Developing a legal framework for determining forum choices in transnational intellectual property litigation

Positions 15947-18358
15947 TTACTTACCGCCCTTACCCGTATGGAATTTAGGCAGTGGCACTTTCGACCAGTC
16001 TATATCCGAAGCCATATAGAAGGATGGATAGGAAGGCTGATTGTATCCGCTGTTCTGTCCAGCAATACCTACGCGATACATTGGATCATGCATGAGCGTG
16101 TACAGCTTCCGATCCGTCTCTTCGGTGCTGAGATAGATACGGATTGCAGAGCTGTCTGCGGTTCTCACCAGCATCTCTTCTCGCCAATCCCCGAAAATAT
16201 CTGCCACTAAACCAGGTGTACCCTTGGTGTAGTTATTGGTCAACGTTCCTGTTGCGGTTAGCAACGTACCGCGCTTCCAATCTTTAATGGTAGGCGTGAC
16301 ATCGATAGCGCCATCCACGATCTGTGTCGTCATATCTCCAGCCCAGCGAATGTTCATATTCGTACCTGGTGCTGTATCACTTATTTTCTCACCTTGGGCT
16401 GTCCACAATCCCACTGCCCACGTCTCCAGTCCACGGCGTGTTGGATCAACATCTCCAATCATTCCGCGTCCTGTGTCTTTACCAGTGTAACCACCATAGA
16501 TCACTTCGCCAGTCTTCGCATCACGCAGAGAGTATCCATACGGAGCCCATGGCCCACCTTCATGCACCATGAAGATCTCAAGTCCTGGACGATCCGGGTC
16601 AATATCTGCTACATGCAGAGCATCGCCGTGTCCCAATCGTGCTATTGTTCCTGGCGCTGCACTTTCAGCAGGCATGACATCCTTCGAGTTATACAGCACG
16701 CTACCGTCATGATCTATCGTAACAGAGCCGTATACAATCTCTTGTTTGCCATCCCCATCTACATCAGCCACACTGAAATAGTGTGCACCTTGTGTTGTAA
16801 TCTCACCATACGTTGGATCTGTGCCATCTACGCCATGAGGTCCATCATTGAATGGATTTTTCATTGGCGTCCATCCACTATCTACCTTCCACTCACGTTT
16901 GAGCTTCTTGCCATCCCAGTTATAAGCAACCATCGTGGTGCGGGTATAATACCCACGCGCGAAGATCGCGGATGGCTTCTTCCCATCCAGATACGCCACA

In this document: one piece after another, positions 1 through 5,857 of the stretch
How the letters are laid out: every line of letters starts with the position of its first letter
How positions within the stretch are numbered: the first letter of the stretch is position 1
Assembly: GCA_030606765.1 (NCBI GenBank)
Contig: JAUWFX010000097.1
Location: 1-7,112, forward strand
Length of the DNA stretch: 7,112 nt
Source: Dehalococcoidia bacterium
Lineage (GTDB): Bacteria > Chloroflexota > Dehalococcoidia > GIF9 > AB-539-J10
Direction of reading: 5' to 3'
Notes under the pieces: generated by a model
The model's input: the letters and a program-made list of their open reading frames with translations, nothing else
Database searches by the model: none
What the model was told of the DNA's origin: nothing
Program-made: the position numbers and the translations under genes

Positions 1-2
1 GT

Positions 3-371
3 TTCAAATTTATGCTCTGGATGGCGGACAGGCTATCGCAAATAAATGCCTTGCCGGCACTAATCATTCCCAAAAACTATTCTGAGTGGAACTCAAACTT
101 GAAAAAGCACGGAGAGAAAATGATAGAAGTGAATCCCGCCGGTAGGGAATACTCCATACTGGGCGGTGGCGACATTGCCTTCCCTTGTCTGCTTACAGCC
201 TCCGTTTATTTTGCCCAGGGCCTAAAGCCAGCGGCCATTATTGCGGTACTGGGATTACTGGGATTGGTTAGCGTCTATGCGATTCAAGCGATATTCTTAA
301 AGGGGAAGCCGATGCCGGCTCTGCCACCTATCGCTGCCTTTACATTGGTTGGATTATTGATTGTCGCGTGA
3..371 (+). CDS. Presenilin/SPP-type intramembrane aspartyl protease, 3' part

As communication technologies have assisted in the rapid transfer of information and goods across borders, there has been a commensurate rise in transnational intellectual property litigation. In particular, use of the Internet for trade and consumption of information has led to simultaneous infringement of parallel intellectual property rights in multiple States. The chosen forum to resolve such a dispute is perceived to have significant effect upon the outcome of litigation. There is a need to closely evaluate current jurisdiction rules and recent reform proposals to determine the extent to which they facilitate or prevent litigants from making forum choices that can promote efficiency and fairness in the dispute resolution process. However, there is currently no formal international treaty that regulates how litigants may make forum choices during transnational intellectual property litigation. As a result, the range of forum choices available to litigants are determined by divergent domestic rules, meaning that litigants must enforce their intellectual property rights in forums within every State where the rights exist and have been infringed upon. In such as context, a critical issue is to consider is whether an international regulatory framework could be developed to facilitate appropriate forum choices which advances and calibrates efficiency and fairness in transnational intellectual property litigation. As most conceptions of appropriate forums are from a doctrinal perspective, it is necessary to create a theoretical framework to determine what constitutes an appropriate forum choice during a transnational intellectual property dispute. This theoretical framework can then be used to evaluate the merits of current rules on jurisdiction and determine whether they define a suitable range of available forums that allow litigants to make appropriate choices. The forum non conveniens doctrine also needs to be evaluated as it has the most developed case law that considers appropriate forums for civil disputes. Finally, the risks and benefits of developing an international regulatory framework needs to be examined to assess which method would be the most suitable way to facilitate appropriate forum choices. It is hoped that this research will assist courts and legal practitioners when making decisions about complicated jurisdiction issues during transnational intellectual property disputes, as well as enable policy makers to promote reform that facilitates more efficient and fair forum choices.